A=2

yel dz

(Eq. 2 repeated)

z
dz
1m

=2

z4/2)(z4) dz
(
0

Evaluating the integral by use of the integral function key


on a calculator gives
V = 0.349 m2

Ans.

9.3 Theorems of Pappus and Guldinus Example 15, page 1 of 5


15. A pharmaceutical company plans to put a coating
0.01 mm thick on the outside of the pill shown.
Determine the amount of coating material required.
Radius = 20 mm

1 The x axis is the axis of revolution.


y
(1.5 mm)/2 = 0.75 mm

3.5 mm
x
7 mm

1.5 mm
2 The generating curve for half of the
pill surface is a composite curve
consisting of one straight line and a
circular arc. By symmetry, the total
surface area of the pill will be two
times the area generated by the curve
above.

9.3 Theorems of Pappus and Guldinus Example 15, page 2 of 5


3 The first theorem of Pappus-Guildinus gives the area as
A = 2 rcL
y
0.75 mm

where rc is the distance to the centroid of the generating


curve and L is the length of the curve. Thus we must
calculate the product rcL. This product may be found
by dividing the curve into composite parts and then
using the formula

3.5 mm
rc =
x
Generating curve divided into a
straight line segment and an arc

(1)

yelLel
Lel

(2)
L

where xel is the centroidal coordinate of the part with


length Lel. Solving for the product rcL gives
rcL = yelLel
Thus Eq. 1 can be written as
A = 2 (rcL)
=2

yelLel

(Eq. 1 repeated)
(3)

and, to calculate A, we have to evaluate the sum yelLel.

9.3 Theorems of Pappus and Guldinus Example 15, page 3 of 5


4 Calculate the centroidal distances and
the lengths, and set up a table.
y

y
0.75 mm

0.75 mm

yel = 3.5 mm

3.5 mm

=
x
Radius = 20 mm

3.5 mm

x
20 mm

Straight line

Arc
y
5 For the straight line, the length and
coordinate of the centroid are easily
calculated..
Lel = 0.75 mm

0.75 mm

yel = 3.5 mm
x
Straight line

9.3 Theorems of Pappus and Guldinus Example 15, page 4 of 5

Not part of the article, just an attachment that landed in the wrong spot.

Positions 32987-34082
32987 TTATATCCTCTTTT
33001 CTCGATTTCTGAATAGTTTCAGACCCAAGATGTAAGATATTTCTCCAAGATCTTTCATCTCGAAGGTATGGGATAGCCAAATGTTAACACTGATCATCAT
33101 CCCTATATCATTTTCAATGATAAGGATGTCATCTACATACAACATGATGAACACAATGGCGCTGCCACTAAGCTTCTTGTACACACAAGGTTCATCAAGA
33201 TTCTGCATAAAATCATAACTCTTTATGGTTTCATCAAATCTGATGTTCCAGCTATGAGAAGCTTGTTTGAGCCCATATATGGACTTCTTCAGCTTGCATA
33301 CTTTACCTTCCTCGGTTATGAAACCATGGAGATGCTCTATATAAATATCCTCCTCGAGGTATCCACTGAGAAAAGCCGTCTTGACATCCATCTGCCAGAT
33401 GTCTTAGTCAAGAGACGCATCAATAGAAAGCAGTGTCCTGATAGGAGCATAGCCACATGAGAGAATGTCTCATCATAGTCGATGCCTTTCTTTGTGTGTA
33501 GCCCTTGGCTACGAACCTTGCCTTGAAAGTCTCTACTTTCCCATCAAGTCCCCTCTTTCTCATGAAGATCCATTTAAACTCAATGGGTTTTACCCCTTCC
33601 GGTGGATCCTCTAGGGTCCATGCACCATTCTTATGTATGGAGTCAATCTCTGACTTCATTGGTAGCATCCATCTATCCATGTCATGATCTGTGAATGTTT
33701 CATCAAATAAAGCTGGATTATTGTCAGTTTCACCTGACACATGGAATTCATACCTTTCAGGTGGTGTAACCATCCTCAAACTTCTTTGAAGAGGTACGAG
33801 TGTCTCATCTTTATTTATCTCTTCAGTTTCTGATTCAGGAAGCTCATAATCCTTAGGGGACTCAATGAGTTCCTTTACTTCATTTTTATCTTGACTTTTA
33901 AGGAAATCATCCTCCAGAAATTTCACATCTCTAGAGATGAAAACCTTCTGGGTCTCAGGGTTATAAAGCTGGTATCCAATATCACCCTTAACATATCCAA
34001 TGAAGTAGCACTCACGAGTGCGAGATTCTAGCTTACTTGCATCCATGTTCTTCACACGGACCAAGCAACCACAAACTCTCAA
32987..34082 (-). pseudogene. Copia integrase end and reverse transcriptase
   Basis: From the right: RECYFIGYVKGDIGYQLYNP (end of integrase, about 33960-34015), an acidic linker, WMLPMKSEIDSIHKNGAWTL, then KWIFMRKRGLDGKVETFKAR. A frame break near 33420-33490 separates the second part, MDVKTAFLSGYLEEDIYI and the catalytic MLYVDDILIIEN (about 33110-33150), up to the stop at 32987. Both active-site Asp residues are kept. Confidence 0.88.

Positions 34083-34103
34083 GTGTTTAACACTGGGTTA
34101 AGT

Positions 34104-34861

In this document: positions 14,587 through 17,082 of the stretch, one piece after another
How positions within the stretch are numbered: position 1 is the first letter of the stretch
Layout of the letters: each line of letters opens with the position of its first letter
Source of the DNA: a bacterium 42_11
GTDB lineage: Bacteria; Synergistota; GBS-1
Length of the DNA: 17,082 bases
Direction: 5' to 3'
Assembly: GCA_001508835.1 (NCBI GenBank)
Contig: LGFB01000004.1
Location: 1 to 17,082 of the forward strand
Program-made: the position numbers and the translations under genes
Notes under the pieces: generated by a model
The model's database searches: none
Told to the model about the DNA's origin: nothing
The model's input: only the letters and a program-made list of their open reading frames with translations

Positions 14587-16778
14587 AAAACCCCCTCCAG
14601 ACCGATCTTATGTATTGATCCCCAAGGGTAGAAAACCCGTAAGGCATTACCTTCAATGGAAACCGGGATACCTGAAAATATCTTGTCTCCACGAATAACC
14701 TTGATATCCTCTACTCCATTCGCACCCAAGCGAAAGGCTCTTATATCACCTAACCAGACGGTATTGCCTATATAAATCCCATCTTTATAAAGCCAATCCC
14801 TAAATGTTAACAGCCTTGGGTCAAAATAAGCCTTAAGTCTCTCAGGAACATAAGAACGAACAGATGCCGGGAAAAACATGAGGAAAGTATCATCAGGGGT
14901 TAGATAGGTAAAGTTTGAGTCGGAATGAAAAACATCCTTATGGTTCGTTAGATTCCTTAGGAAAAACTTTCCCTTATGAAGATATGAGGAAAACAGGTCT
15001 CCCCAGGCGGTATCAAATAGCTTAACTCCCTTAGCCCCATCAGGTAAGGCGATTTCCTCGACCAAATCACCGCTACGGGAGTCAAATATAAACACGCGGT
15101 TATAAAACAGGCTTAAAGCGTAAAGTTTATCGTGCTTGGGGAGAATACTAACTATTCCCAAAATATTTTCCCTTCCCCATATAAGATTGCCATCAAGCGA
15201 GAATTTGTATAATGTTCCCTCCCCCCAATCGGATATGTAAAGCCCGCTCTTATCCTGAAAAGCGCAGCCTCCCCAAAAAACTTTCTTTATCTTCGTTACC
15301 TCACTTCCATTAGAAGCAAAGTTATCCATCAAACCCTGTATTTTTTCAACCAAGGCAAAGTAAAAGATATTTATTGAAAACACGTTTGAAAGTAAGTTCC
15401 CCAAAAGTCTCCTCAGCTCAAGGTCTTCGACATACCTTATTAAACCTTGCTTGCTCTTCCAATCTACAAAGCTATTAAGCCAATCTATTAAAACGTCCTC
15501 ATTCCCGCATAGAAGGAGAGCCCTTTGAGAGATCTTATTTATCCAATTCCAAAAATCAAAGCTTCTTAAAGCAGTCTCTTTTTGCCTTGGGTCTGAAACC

6 To calculate xelLel for the arc,
use the information shown below,
which has been taken from a table
of properties of common
geometric shapes.

A
20 mm

3.5 mm

7 For our particular arc, r = 20 mm and


= (1/2) sin-1(3.5/20)

2
B

= 0.08795 rad
Thus

Centroid Location
Length = 2 r

y
r

Length = 2 r
C

= 2(0.08795)

20 mm

= 3.5180 mm
rarc = (r sin
= (20 mm)(sin 0.08795)/(0.08795)

r sin

= 19.9742 mm

Circular arc segment


y

yel = rarc sin


A

19.9742 mm (sin 0.08795)

rarc

= 1.7545 mm

3.5 mm
yel
B

20 mm
Arc

9.3 Theorems of Pappus and Guldinus Example 15, page 5 of 5


8 Table
yelLel (m2)

Region

Lel (m)

yel (m)

Line
Arc

0.75
3.5180

3.5
2.6250
1.7545
6.1723
yelLel = 8.7973

Substituting the value of yelAelinto Eq. 3 gives the area of the solid
A=2

yelLel
8.7973 mm2

= 110.5501 mm2
where a factor of 2 has been inserted to account for the fact that we took advantage
of symmetry to calculate the area of only half of the body.
Amount of coating material required = 110.5501 mm2
= 1.106 mm3

0.01 mm
Ans.

9.3 Theorems of Pappus and Guldinus Example 16, page 1 of 4


16. Determine the volume of the funnel.
1

The y axis is the axis of revolution

10 mm

y
10 mm
60 mm

5 mm

60 mm
5 mm
70 mm

5 mm

70 mm

2.5 mm

2 The generating area is the


crosshatched area shown.

9.3 Theorems of Pappus and Guldinus Example 16, page 2 of 4


3 The second theorem of Pappus-Guildinus gives the
volume as

y
10 mm

V = 2 rcA

5 mm

where rc is the distance to the centroid of the generating


area and A is the magnitude of the area. Thus we must
calculate the product rcA. This product may be found
by dividing the cross-hatched area into composite parts
and then using the formula

60 mm

rc =

70 mm

2.5 mm

(1)

Generating area divided into two


rectangles and two triangles

xelAel
Ael

(2)
A

where xel is the centroidal coordinate of the part with


area Ael. Solving for the product rcA gives
rcA = xelAel
Thus Eq. 1 can be written as
V = 2 (rcA)
=2

xelAel

(Eq. 1 repeated)
(3)

and, to calculate V, we have to evaluate the sum xelAel.

9.3 Theorems of Pappus and Guldinus Example 16, page 3 of 4


4

To calculate xelAel, divide the area


into the sum of two rectangles and
two triangles, and set up a table.
y

10 mm

5 mm
xel = 2.5 mm

y 10 mm
xel = 5 mm + (5 mm)/3
= 6.6667 mm
5 mm
60 mm

60 mm

5 mm

Ael = (5 mm)(60 mm)


= 300 mm2

60 mm
Ael = (1/2)(5 mm)(60 mm)
= 150 mm2
O

=
70 mm

2.5 mm

Rectangle 1

x
Triangle 1

y
y

2.5 mm

2.5 mm

xel =1.25 mm
xel = 2.5 mm + (2.5 mm)/3
= 3.3333 mm
+

+
70 mm
Ael = (2.5 mm)(70 mm)
= 175 mm2